Say again? What is loudness?


TV-Bay Magazine
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Loudness is making a lot of noise these days, but what does it really mean? There is certainly no shortage of gurus who are happy to posit answers, but are they addressing the right questions?
For instance, much has been made of the EBU’s recent Loudness Metering specification (EBU Tech 3341). But it has to be said that the EBU only makes recommendations, not policy, and a great deal of confusion remains. Furthermore, every broadcaster sets slightly different measurement settings, so how - in the end - do customers know what to measure to and what to correct to?
It also seems to me that most loudness “solutions” appear to reside in the hardware domain whereas the overwhelming industry drive is toward file-based workflow and processing. What’s really going on here? Let’s start by defining loudness measurement.
What is loudness measurement?
Loudness measurement is determined using a mathematical model of human hearing to determine how “loud” an audio sample is to listeners. Due to the nature of sound and a whole host of factors that affect the human hearing mechanism, the sounds we hear can often be very different from the sounds actually emitted by a speaker. Human hearing works in a logarithmic manner, as modelled by the decibel scale, with higher sensitivity in the middle range, which means that certain frequency sounds can appear comparatively louder even though they are actually emitted at the same decibel level as other frequencies.
Why does the industry need tools to measure loudness?
Well, in the case of the CALM Act in the US, heavy fines are a pretty compelling incentive to get loudness parameters right. In the recent past, television sound was not regarded as particularly important, but that has obviously changed dramatically in recent years. Many TV and radio listeners are now quick to complain when they perceive that some programmes are occasionally “too loud”. Sometimes this is merely a subjective, individual response, but it is now recognised as something that can provoke genuine annoyance and deter listeners and, hence, erode audience figures.
In what environments should loudness measurement tools be included?
Initially, loudness or excessive variations in loudness were regarded as an issue for playout and in recent years some hardware solutions to manage loudness have been deployed in transmission suits. At the same time, others have recognised that potential problems should not be left solely to transmission operators and some post production facilities have found that broadcasters prefer programmes to be delivered with loudness control or normalisation already applied.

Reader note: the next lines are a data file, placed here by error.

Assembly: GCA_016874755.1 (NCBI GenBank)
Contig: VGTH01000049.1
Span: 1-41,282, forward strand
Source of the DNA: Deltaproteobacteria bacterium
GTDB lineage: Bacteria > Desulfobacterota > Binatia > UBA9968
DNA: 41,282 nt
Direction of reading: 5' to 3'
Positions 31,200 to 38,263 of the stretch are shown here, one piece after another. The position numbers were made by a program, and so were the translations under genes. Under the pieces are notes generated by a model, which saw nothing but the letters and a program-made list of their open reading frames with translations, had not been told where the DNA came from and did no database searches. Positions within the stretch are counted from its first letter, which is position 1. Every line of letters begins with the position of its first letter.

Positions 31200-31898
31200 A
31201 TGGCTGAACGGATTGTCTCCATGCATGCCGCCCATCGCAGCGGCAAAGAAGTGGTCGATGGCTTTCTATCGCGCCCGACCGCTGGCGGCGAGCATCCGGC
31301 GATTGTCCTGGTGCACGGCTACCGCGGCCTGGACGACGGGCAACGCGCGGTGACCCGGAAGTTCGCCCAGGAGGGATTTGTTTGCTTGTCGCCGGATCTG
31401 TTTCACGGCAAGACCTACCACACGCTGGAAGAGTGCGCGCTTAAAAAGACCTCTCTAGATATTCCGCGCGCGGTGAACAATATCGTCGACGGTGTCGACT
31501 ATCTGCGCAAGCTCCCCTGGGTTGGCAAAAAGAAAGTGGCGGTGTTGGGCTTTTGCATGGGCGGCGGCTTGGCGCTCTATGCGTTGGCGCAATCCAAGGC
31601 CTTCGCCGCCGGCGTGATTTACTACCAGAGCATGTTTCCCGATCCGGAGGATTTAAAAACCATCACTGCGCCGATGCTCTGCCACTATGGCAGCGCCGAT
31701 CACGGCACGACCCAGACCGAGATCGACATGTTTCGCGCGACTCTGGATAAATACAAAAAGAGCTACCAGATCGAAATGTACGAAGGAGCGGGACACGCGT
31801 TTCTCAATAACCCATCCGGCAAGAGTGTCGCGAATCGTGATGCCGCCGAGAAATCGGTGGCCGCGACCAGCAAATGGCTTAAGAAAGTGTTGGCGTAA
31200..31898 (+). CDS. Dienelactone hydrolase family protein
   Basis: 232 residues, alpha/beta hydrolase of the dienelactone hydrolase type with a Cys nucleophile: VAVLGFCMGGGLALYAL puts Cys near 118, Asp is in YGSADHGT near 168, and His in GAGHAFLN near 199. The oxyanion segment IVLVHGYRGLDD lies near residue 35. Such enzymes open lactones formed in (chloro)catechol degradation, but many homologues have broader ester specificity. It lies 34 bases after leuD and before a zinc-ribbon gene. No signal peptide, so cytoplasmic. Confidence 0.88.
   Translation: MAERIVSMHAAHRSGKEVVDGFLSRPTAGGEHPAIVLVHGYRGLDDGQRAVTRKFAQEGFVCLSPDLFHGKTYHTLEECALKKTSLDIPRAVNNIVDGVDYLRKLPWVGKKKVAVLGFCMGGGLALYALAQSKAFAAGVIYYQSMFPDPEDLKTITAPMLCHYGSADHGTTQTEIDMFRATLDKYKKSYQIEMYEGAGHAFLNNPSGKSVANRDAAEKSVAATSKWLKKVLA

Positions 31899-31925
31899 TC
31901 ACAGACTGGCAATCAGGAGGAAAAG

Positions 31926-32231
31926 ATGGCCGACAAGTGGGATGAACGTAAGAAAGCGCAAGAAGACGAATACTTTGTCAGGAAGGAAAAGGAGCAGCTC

Loudness regulation and normalisation has applications in a wide variety of areas including broadcast playout, archive digitisation and within post production facilities. Generally speaking, loudness control is also becoming an issue for all media organisations including, for instance, clip libraries that will be increasingly required to fix the inevitable variations in audio levels on legacy tape and film content as an added value to their customers.
What should a loudness tool actually do?
A loudness tool should analyse audio files and, preferably, automatically attenuate and/or normalise the audio levels contained within them to current standards. It should be easy to use and not tie up expensive resources or compromise audio quality.
How should those tools work?
The loudness algorithm introduced in ITU BS.1770 models human hearing and takes into account various factors such as frequency weighting and dynamic range. Existing loudness meters operate in an analogue fashion similar to a PPM to give an indication of loudness in one of several units, depending on the weighting applied. With the move to file based systems, digital meters have been adopted that are governed by regulations set out by international broadcast bodies such as the ITU or EBU. However, meters of this kind do not give an overall view of the sample, making quick, effective analysis difficult.
The introduction of “eFF”
We designed eFF from the ground up to specifically tackle the need to address increasingly diverse file-based content sources. eFF’s highly modular design means that it has an ever-increasing inventory of functions and file types that adapt to the changing needs of the industry. Its focus on an organic automation function from inception enables eFF to integrate fully with existing Media Asset Management systems, or be used as a stand-alone loudness compliance system.
eFF requires only very basic training to use and is designed to make it easy for non-expert operators to achieve consistent and accurate results. Operators can set up file analysis parameters either from the GUI or by using one of many programmable profiles that can be tailored and stored for a particular client.
Because it is file based, eFF is considerably faster than real-time, and because audio tracks can be analysed and fixed without decoding the video transport wrapper the process is highly efficient.
So, eFF is quick, accurate and easy, and has already been installed at prestigious London-based firms such as The Mill, Smoke and Mirrors, Munky, and Technicolor Network Services UK - and we think that’s something to shout about.

Tags: iss065 | emotion systems | eff | loudness | mam | calm act | loudness metering | ebu tech 3341 | N/A
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